4. Device fabrication and its characteristics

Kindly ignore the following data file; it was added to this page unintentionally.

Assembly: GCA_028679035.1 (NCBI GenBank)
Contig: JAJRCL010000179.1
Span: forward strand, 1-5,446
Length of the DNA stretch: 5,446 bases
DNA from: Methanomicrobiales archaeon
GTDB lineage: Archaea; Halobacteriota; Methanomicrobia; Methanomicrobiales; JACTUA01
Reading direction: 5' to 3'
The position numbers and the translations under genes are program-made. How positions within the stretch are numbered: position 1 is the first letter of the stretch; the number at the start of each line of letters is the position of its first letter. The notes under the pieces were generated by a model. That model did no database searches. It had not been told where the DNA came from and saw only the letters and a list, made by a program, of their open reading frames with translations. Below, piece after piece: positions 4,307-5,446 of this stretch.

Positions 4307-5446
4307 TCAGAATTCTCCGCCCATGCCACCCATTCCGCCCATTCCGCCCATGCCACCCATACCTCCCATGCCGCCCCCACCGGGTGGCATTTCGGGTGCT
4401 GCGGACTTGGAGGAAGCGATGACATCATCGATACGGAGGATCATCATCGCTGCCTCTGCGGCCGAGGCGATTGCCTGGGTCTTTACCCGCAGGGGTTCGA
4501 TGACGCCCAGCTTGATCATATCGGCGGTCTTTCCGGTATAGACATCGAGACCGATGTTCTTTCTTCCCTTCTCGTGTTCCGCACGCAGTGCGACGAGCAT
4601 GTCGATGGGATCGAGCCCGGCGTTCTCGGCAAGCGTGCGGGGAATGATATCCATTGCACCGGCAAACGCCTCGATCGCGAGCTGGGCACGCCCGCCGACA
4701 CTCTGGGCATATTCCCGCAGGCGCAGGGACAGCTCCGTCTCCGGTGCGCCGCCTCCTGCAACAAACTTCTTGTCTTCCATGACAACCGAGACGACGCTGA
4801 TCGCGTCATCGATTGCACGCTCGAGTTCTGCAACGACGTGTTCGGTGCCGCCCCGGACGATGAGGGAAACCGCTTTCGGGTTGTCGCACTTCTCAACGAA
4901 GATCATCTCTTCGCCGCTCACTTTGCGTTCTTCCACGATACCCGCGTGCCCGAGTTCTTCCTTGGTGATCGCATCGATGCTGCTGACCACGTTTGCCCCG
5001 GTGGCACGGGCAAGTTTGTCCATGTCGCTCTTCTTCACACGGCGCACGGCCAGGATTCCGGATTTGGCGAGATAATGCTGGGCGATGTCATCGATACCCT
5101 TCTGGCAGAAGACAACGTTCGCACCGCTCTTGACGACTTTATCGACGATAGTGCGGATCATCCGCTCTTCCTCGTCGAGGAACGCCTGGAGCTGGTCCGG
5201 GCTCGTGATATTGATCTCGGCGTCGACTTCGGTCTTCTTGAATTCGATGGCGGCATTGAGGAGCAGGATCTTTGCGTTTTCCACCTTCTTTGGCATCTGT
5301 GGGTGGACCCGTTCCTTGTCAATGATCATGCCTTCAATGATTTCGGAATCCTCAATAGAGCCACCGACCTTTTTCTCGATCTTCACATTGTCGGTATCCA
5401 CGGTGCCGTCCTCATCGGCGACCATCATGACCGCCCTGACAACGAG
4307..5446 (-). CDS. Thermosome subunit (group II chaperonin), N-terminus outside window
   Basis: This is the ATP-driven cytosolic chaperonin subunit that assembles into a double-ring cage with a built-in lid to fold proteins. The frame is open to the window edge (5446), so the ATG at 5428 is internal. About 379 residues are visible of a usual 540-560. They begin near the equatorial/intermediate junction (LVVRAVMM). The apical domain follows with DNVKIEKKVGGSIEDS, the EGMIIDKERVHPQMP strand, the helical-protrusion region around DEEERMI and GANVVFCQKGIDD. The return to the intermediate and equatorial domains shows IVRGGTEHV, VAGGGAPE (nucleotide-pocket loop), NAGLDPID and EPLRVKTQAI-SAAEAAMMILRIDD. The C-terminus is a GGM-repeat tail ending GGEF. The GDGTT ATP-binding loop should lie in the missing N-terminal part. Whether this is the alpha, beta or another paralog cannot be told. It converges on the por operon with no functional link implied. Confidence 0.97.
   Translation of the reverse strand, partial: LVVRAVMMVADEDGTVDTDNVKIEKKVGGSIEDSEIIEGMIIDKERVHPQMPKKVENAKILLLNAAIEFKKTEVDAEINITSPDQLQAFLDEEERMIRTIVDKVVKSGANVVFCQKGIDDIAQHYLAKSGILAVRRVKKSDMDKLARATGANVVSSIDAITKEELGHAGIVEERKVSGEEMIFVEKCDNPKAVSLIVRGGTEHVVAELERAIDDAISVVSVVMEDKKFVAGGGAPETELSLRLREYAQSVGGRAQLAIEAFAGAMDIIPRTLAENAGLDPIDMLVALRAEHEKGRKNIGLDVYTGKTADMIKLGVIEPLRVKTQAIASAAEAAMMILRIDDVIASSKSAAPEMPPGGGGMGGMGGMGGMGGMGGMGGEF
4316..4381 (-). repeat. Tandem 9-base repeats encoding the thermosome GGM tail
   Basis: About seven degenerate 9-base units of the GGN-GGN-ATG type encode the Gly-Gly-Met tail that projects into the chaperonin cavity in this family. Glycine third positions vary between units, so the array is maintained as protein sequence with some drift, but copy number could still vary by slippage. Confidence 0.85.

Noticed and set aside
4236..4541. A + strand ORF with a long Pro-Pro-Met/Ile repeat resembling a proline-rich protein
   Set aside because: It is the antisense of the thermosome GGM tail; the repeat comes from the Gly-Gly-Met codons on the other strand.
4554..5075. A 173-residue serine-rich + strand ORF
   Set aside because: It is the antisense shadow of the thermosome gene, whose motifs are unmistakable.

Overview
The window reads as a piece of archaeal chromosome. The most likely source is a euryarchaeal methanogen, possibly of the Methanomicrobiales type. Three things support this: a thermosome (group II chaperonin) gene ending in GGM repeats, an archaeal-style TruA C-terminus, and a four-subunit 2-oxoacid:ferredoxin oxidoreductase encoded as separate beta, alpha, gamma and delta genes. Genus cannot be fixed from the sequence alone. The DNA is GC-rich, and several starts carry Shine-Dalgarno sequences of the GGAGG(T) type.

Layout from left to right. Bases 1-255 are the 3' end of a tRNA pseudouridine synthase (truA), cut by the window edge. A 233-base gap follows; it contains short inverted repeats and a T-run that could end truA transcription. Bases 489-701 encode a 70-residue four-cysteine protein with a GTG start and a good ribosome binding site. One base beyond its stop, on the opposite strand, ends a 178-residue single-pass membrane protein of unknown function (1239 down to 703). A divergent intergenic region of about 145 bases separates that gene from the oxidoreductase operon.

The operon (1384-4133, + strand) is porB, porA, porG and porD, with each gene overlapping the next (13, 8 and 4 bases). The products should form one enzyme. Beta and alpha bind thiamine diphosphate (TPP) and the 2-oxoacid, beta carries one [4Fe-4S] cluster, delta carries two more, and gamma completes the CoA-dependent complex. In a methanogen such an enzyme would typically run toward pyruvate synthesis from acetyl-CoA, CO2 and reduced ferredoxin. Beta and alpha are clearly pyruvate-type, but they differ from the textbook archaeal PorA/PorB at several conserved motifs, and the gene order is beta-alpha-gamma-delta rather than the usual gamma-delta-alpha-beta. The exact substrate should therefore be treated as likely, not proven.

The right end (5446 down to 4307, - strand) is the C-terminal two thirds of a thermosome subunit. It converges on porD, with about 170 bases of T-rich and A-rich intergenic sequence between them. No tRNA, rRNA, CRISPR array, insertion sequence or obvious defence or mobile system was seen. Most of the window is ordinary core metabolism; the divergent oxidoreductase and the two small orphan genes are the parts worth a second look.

A photograph of the top surface view of the fabricated Si hybrid laser is shown in Fig. 5. The waveguide pattern of the Si mirror chip was defined with electron-beam lithography and an 320-μm length SSC was integrated onto the interface of the Si chip. The area of the Si mirror waveguide was about 1.0 × 0.2 mm. The SOA chip was fabricated on an n-InP substrate using similar processes to those used in the reference , but the thicknesses of the p-InP cladding layer and anode electrode were carefully controlled for vertical alignment. The SOA chip was 600 μm long. The facets were coated with dielectric AR film for the Si-interface side and HR film for the opposite side. The reflective SOA chip was flip-chip bonded onto the Si mirror chip with a narrow waveguide gap of < 10μm. We newly adopted tilted SOA and Si waveguides at their interface to prevent unwanted reflections at the Si-SOA interface. The opposed waveguides in Si and SOA chips were angled at 15 and 7 degrees from the normal to the interface facet, respectively. This configuration improved the mode-stability of the Si hybrid laser from our previous design with a normal interface . The gap was filled with UV epoxy resin after bonding, having a reflective index of n = 1.44. Figure 6 has the measured response of the Si mirror chip that had the same design as that in Fig. 5 except for some reference ports. We measured the transmission spectra at the output, thru, and drop port by inputting a signal light from the interface port to the SOA. The reflection spectrum of the DBR mirror was also measured at the drop port by using an optical circulator. Each spectra contained coupling losses of about 2 dB per facet between the Si waveguide and lensed fibers. The RR with a 7.2-μm radius exhibited a periodic response with an 11-nm free spectral range (FSR) and a 0.6-nm 3-dB-bandwidth as can be seen in the drop-port spectrum. The DBR mirror where the width of the Si waveguide was modulated at a 299-nm period selected one of the transmission peaks of RR with a stopband that was 5.6-nm wide. The transmission loss at RR and the reflection loss at the DBR mirror were estimated to be 1.1 dB and 0.6 dB, respectively. The output ratio, κ, at the DC output coupler was 0.44 at the selected RR peak wavelength, which could be increased in future optimizations.